Throwing outgoing parcels onto departing helicopters, planes, boats and trucks is the only way for some Kaikoura retailers to stay afloat in the aftermath of November’s 7.8 earthquake. We chatted with local company Coastal Sports to get a better idea of what’s happening.rn
Coastal Sports owner Dwayne Fussell says the online store has been a lifeline, but delivering goods takes some creative thinking.
“Freight has been interesting,” he says. “Anybody and everybody has taken parcels out if they’re heading to Christchurch. We’ve had family meeting them at the other end to drop parcels off at the depot.”
Coastal Sports has supplied Kaikoura locals and tourists with sports and adventure gear since it opened in 2003 as a franchise of R&R Sport. Since 2013, Coastal Sports has been operating as an independent retailer, after choosing to leave the franchise when The Warehouse Group acquired it, rather than shutting up shop in Kaikoura.
Traditionally, the online store has only been between 10 and 15 percent of monthly turnover, but with main access routes into Kaikoura cut off and tourist numbers down, the retailer is now aiming to grow the online business by 30 to 40 percent.
During the flurry of earthquakes on November 14, Fussell spent the night sitting on the peninsula thinking about his shop and what would be left of it in the morning.
Worried about the violence of the shakes and the age of most of Kaikoura’s buildings, he assumed there would be nothing left.
Thankfully, the store held up incredibly well. Fragile surfboards remained held in their racks by bungee cords and after a couple of hours of clean-up, Coastal Sports was open again.
Local customers have always been an integral part of the retailer’s business, and Fussell says the residents have shown his shop loyalty and support in the last few weeks.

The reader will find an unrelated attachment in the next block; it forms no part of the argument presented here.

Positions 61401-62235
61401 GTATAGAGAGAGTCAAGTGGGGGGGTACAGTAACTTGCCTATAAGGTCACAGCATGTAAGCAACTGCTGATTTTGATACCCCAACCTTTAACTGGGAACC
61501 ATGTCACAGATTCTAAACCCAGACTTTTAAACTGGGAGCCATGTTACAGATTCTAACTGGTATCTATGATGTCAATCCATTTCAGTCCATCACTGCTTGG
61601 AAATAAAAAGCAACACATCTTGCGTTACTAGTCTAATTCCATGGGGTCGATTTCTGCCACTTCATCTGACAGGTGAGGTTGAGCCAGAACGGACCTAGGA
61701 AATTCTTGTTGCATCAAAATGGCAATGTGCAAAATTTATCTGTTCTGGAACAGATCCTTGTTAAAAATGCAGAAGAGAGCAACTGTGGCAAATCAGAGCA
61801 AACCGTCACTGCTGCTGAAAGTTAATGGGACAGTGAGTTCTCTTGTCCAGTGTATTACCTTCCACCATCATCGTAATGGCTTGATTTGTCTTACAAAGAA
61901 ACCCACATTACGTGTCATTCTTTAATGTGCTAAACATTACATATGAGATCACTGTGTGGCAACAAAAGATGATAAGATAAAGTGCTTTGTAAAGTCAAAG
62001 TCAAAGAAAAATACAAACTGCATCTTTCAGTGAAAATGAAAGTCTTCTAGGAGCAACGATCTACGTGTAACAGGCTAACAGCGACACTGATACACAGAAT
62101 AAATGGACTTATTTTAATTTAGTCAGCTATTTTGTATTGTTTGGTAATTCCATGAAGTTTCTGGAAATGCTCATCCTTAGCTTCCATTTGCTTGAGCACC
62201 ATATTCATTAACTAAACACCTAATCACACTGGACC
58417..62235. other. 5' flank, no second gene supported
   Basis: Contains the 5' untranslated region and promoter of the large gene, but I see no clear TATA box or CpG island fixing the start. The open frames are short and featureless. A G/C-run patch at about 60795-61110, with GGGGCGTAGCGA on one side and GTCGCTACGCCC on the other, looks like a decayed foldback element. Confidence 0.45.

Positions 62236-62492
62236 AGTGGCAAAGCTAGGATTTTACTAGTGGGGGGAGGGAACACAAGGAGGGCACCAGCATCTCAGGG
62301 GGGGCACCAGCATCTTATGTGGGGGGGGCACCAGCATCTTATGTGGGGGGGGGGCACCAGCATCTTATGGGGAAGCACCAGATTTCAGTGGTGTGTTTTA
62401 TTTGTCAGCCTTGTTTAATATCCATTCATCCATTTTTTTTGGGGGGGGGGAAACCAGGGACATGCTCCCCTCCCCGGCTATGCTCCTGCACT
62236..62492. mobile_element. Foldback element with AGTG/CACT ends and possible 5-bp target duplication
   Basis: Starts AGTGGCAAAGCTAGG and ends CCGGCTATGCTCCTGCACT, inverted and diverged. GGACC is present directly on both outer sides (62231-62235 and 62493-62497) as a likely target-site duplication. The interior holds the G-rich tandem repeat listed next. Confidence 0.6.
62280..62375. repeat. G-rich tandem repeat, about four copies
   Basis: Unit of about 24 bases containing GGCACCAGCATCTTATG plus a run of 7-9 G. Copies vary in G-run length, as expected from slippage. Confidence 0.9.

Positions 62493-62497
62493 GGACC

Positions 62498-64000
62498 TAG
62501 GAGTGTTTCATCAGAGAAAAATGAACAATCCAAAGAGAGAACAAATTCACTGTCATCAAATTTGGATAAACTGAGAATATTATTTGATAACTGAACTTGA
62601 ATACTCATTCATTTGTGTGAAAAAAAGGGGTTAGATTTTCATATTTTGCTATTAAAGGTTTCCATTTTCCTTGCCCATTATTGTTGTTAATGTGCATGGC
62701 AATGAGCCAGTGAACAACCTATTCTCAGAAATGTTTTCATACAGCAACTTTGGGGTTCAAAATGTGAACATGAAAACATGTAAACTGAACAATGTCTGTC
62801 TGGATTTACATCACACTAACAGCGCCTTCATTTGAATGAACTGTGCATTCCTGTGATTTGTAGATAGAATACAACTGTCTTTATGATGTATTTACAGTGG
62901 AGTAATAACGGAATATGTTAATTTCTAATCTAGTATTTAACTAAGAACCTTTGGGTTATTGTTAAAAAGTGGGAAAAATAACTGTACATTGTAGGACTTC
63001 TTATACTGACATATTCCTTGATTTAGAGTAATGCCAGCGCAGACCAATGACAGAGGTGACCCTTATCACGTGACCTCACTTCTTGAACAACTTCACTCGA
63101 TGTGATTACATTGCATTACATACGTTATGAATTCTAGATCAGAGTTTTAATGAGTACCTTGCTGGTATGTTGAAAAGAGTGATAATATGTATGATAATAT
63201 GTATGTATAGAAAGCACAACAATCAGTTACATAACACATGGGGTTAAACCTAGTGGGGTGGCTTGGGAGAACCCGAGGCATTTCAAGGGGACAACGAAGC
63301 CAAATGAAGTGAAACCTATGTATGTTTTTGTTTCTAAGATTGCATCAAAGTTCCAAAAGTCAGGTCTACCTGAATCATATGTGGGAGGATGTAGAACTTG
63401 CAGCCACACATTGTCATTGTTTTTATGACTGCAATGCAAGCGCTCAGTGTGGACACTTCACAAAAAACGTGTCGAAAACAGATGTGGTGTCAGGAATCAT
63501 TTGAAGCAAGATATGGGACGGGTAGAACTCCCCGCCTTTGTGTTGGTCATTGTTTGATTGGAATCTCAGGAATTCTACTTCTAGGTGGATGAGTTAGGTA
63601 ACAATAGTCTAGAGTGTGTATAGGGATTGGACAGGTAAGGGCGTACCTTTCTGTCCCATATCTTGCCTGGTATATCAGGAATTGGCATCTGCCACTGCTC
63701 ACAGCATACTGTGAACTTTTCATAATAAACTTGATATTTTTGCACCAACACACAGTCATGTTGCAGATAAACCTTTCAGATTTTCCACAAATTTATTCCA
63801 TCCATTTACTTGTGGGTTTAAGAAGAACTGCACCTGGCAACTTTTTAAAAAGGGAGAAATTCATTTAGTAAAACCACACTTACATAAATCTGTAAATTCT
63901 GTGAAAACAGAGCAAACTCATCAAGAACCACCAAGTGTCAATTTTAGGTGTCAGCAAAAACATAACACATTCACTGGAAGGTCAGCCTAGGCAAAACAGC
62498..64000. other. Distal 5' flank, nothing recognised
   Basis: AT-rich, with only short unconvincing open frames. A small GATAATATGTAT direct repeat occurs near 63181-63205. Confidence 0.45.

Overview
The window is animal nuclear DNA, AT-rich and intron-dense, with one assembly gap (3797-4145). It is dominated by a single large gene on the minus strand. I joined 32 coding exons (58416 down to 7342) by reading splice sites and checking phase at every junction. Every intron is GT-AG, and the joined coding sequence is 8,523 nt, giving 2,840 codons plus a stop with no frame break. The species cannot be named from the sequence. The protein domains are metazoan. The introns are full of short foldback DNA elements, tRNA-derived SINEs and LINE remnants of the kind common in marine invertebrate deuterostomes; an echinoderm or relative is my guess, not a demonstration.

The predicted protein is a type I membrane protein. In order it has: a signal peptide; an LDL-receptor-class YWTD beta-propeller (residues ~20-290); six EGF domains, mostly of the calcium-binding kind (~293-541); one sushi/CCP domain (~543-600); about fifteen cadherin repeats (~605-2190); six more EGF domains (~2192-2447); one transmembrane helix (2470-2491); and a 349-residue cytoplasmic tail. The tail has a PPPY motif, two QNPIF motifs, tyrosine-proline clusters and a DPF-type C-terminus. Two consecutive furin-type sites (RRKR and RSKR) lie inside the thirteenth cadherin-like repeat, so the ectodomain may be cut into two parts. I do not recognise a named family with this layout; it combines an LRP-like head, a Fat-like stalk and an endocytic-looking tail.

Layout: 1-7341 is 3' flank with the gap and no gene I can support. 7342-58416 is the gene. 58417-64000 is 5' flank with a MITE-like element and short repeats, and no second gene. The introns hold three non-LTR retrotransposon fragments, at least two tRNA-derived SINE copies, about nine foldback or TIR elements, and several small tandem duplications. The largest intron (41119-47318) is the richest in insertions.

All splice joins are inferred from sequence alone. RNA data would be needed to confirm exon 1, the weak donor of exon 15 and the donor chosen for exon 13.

“Locals have shown us amazing support and gone out of their way to help us get through this as a business. Most are really trying to do all their Christmas shopping locally.”
All retailers and businesses in Kaikoura are suffering a lot of financial stress at the moment. The summer season in the tourist hotspot is key for helping most retailers survive the quieter winter months, but Fussell says people are trying to remain positive and patient.
Coastal Sports relies on summer spending to fund stock purchases for the following season, so Fussell hopes the online presence will be enough to get them through.
“We’ll get through this summer trading at 50 percent but to get through an even quieter winter and then fund next summer is taking some planning.”
Fussell anticipates businesses operating as usual again by next summer, if access to Kaikoura is reinstated. But he predicts it could be as long as two years to start seeing profit margins return to pre-quake numbers again.
Coastal Sports have been growing the online element of the business for the last two and a half years, which puts them in a better position than other retailers who are now trying to replace lost foot traffic with new online stores.
“It won’t replace the lost trade from tourism, but every bit helps,” Fussell says.
Kaikoura retailers have been working together to come up with promotions to support each other in the wake of the earthquake. Former competitors have become allies and initiatives like Shop Kaikoura are helping businesses stay afloat.
Coastal Sports is currently running a pre-Christmas sale to drive traffic to the website and Fussell says it’s important to the company to stay on it’s own two feet.
The most important thing all New Zealanders can do to help Kaikoura is keep coming, Fussell says.
He hopes the changed landscape and risen seabed with attract more tourists in time.
“People need to check Kaikoura out once we’re back up and running with roads and accommodation.
“The earthquake is a unique event with the coastline lifting out of the sea, it really is worth a look.”